Third-and-long a problem for Georgia

COLUMBIA, S.C. -- The most damaging byproduct of Georgia’s inability to move the ball on the ground Saturday against South Carolina was the regular third-and-long situations that made life rough on Bulldogs quarterback Aaron Murray.

Considering how often Murray and the Bulldogs faced third-and-8 or longer, it’s no surprise that South Carolina’s talented defensive line was able to harass Georgia’s junior signal-caller throughout the game, leading to a 35-7 Gamecocks win.

“You’ve got to make those plays when you’ve got a chance and try to get them on their heels and we could not do that,” Georgia offensive coordinator Mike Bobo said. “You can’t ask anybody to just constantly on third down-and-long or second-and-long to protect. There’s just too much pressure. We couldn’t get the running game going tonight and it hurt us.”

Georgia finished the night 7-for-16 on third down, and 10 of those plays came from third-and-8 situations or worse. Six of them -- including each of the last five -- were from third-and-11 or longer, and that’s no way to move the ball consistently against a defense that includes Jadeveon Clowney and Devin Taylor storming off the edge.

“They did a great job defensively of putting us in that situation of having third-and-long and that’s not really where you want to be,” said Murray, who was 11-for-31 for 109 yards and an interception in one of the worst statistical performances of his career. “I don’t know exactly what was going on. I know we had our shots. I know we weren’t executing when we had them.”

Georgia’s vaunted rushing attack -- led by freshmen Todd Gurley, who came in as the SEC’s top rusher, and Keith Marshall -- accounted for 18 yards on 17 carries in the first half as the Gamecocks built a 21-0 lead at intermission.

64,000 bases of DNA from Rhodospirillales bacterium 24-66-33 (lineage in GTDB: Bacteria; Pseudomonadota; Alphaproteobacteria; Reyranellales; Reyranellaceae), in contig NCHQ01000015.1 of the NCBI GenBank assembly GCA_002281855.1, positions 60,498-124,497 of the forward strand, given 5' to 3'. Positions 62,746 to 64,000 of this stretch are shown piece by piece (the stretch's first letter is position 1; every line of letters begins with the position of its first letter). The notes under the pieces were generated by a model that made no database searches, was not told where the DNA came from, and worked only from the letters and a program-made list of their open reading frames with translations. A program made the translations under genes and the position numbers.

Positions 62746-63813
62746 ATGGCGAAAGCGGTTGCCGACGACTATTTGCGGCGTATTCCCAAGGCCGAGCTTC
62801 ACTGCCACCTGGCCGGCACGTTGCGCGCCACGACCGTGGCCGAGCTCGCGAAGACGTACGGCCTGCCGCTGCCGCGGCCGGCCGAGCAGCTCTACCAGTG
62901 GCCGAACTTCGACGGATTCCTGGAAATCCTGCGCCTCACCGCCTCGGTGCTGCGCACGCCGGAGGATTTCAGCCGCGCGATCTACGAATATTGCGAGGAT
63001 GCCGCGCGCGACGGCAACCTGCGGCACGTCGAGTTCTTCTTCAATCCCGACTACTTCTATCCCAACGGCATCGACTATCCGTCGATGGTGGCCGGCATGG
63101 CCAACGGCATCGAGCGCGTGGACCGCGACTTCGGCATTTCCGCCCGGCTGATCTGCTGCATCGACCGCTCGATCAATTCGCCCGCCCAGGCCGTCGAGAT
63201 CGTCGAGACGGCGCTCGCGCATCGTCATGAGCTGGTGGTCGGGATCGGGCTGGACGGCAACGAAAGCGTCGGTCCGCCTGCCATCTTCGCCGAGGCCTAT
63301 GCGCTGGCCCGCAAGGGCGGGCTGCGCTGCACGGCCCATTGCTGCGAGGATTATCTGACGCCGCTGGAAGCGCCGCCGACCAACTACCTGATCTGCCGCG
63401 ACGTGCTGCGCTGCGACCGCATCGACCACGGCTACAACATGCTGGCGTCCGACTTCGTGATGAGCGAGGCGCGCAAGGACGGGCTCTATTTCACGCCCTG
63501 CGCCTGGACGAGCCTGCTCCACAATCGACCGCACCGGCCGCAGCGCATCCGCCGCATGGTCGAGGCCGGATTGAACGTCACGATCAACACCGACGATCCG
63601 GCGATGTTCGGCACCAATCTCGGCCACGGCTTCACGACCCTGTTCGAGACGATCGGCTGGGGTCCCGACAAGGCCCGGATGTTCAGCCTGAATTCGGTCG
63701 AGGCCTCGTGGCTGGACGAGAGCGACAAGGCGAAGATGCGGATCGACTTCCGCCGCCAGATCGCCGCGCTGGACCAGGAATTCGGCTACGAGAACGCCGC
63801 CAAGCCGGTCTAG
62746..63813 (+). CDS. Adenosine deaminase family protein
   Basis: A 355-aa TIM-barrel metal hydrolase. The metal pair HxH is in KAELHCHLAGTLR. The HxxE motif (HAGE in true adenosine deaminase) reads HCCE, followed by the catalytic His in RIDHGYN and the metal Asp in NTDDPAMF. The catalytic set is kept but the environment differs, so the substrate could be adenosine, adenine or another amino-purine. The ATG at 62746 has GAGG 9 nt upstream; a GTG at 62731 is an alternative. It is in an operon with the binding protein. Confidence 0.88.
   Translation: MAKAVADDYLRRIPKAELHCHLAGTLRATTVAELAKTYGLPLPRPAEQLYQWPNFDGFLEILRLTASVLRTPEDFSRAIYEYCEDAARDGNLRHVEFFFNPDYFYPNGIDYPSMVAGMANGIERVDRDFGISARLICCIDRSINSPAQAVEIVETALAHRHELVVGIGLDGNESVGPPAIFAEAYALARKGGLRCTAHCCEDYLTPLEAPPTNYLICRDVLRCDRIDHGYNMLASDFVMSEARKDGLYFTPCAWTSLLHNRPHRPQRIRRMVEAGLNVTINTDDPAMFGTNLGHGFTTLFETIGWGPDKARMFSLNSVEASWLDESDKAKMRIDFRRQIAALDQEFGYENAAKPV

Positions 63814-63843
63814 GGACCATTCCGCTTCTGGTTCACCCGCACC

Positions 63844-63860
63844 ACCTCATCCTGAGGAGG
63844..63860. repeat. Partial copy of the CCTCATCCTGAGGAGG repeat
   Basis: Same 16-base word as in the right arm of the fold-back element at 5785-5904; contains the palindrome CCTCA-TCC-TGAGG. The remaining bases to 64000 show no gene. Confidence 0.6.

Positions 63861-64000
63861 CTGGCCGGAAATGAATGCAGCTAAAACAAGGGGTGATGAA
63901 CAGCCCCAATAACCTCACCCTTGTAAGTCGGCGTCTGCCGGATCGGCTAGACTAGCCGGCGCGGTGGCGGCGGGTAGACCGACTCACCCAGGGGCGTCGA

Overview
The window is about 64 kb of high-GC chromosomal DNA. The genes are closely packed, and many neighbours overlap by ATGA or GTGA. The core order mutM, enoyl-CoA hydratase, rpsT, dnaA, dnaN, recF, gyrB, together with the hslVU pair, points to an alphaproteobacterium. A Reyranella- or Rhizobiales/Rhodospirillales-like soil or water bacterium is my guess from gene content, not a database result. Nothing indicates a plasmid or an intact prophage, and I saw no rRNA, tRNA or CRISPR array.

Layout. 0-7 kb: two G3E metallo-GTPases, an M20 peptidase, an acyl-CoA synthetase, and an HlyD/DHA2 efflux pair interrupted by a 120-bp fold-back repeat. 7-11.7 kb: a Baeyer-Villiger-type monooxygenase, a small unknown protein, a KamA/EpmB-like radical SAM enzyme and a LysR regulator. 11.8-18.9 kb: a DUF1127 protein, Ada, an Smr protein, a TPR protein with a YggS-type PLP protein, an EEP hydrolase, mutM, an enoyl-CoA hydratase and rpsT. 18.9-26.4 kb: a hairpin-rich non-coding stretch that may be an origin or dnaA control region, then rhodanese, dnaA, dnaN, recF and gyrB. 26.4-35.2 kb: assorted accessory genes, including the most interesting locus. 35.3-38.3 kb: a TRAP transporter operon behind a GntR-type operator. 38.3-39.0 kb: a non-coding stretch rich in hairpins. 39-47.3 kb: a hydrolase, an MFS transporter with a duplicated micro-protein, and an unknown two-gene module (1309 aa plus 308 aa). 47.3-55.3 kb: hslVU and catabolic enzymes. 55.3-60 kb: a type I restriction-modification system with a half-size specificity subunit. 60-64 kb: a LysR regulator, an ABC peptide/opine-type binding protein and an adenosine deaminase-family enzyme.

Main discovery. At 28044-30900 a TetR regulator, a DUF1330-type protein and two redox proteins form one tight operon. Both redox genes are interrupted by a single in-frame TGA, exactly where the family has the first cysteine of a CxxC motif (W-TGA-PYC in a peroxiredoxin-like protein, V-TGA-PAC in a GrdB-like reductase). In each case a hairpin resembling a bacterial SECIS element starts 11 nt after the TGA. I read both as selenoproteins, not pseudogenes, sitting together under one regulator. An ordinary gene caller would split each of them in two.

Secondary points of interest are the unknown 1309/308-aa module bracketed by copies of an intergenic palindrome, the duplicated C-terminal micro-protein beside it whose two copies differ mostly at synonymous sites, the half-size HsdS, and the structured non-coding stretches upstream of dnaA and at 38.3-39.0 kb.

South Carolina defensive coordinator Lorenzo Ward credited his players on the edge for hemming in Georgia’s tailbacks on the outside runs that had been so effective this season, forcing them toward the middle.

“We made a conscious effort to not let them get on the outside,” Ward said. “If you go back and watch them in every ballgame they played, they make their plays by getting on the perimeter. We had a conscious effort to keep them on the inside.”

It wasn’t just the runs by Gurley and Marshall that the Gamecocks stopped early in possessions, however. Bobo attempted a mixture of run and pass on first down and neither option was particularly effective.

Through five games, the Bulldogs led the FBS with an average of 9.6 yards per play on first down, while South Carolina was 13th nationally by allowing just 4.2 yards per play on first down. The Gamecocks did even better than that Saturday, however.

The Bulldogs snapped the ball 27 times in first-down situations and finished with 60 yards on those plays, including penalties -- good for an average of 2.2 yards per play.

By cutting back Georgia’s productivity on first and second downs, South Carolina forced Georgia into third-down situations where it was obvious the Bulldogs’ only valid option was to pass. And that’s exactly what the Gamecocks wanted, allowing Clowney and company to attack Murray at full speed.

Clowney -- two tackles for loss, one sack -- led a defensive front that contributed 4.5 of South Carolina’s six tackles for loss, two sacks and numerous quarterback hurries where they forced an antsy Murray to throw before he was ready.

In short, Ward’s plan worked perfectly.

“You can’t be in third-and-longs against a defense like that,” Bobo said. “I’ve been saying all [night] that we were poor on first and second down, running and throwing. There were times we had guys open and we didn’t hit them, times they were open and we dropped it, times we didn’t protect against a four-man front. There wasn’t a lot of blitzing tonight and we just did not execute. And you’ve got to give those guys credit.”